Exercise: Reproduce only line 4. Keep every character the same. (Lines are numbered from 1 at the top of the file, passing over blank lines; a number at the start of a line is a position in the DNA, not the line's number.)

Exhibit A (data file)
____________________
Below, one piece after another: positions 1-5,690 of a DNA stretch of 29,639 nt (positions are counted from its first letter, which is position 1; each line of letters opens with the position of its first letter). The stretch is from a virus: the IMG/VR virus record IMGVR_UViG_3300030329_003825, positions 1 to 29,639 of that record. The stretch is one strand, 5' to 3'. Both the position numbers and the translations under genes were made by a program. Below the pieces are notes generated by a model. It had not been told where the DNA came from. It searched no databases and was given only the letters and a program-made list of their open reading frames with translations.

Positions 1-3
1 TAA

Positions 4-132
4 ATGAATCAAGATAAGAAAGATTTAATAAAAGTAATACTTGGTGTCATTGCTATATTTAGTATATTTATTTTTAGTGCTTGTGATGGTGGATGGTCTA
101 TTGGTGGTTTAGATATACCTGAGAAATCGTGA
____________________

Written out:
Positions 4-132